Of the 11 points he’s produced in 43 games this season, five of them came during a six-game stretch from November 19-29. He’s only produced five points in the 24 games since. In terms of relative Corsi, his mark of -4.65 is the third-lowest among Sabres forwards, behind only Sobotka and Remi Elie.
It’s tough to label a guy who has only played 84 NHL games as “streaky” but to this point, that’s what he’s been. The increased ice-time probably has a lot to do with the fact that the Sabres have a very limited talent pool on the wing, forcing Thompson up and down the lineup on different occasions. Regardless, the biggest thing that he needs to work on is consistency.
Sure, he can dangle with the best of them, and his shot has the potential to be an elite weapon for him, but if he cannot clean up his play in the neutral-zone, his Corsi numbers will continue to be sub-par. It will be interesting to see how he fares next season when the Sabres inevitably address their forward depth concerns and he doesn’t have to spend a majority of his time alongside an offensive black-hole like Sobotka. For now, we’ll just have to take the good with the bad in the hope that he can continue the modest, yet positive trajectory that he is currently on.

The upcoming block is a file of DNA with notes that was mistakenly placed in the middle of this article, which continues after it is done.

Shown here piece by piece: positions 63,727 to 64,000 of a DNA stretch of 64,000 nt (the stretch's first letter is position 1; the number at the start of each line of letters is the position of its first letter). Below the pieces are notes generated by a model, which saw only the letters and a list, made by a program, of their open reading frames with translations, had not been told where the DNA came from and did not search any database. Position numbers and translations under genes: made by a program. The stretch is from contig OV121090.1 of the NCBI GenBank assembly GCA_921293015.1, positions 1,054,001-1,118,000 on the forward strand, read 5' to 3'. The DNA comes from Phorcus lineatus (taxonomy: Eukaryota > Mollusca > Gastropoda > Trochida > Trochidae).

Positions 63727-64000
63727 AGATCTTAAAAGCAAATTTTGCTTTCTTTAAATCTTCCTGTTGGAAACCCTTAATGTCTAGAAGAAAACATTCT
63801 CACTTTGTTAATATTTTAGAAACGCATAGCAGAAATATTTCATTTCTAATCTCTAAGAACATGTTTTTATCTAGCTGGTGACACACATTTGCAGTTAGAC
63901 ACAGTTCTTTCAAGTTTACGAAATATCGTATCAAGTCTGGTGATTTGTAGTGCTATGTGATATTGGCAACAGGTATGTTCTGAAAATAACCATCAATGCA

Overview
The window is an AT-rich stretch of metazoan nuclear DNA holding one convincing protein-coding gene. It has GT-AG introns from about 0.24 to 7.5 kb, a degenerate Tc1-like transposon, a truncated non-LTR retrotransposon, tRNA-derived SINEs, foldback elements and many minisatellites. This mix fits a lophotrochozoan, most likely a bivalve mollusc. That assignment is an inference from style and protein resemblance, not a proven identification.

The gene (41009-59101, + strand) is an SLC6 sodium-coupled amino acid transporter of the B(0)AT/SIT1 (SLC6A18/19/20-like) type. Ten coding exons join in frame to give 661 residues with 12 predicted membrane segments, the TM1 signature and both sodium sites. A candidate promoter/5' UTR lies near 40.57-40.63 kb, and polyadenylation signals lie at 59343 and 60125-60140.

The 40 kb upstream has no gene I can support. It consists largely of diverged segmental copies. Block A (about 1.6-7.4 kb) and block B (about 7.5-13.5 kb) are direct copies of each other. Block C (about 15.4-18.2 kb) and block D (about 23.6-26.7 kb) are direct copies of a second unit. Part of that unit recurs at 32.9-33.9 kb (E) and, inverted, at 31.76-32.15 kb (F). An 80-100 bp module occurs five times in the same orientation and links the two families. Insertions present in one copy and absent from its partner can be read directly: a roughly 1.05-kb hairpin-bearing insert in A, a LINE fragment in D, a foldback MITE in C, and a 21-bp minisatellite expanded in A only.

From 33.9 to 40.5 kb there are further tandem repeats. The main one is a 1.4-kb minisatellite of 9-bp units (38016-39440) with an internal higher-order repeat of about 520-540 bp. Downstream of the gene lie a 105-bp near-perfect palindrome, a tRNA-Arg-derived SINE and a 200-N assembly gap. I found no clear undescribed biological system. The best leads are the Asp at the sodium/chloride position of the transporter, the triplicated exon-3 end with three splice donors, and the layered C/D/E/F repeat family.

No matter how fantastic Rasmus Dahlin’s performances have been this season, there always seems to be a small, vocal contingent of the Sabres fan base who want to crucify him for every rookie mistake. It was always going to be tough to live up to the immense hype that he had coming into his inaugural season, but even though he isn’t producing gaudy offensive numbers (yet), he’s played as advertised so far.
Before we dive into the advanced stats, let’s take a look at how he’s stacked up against the offensive production that other elite NHL defenders experienced as rookies. As an 18-year-old, his 46-point pace would rank him in the top-25 all-time for a rookie defenseman. As has been mentioned countless times on the Sabres broadcast as of late, that pace also puts him in line to post the second-most points by an 18-year-old defenseman in league history.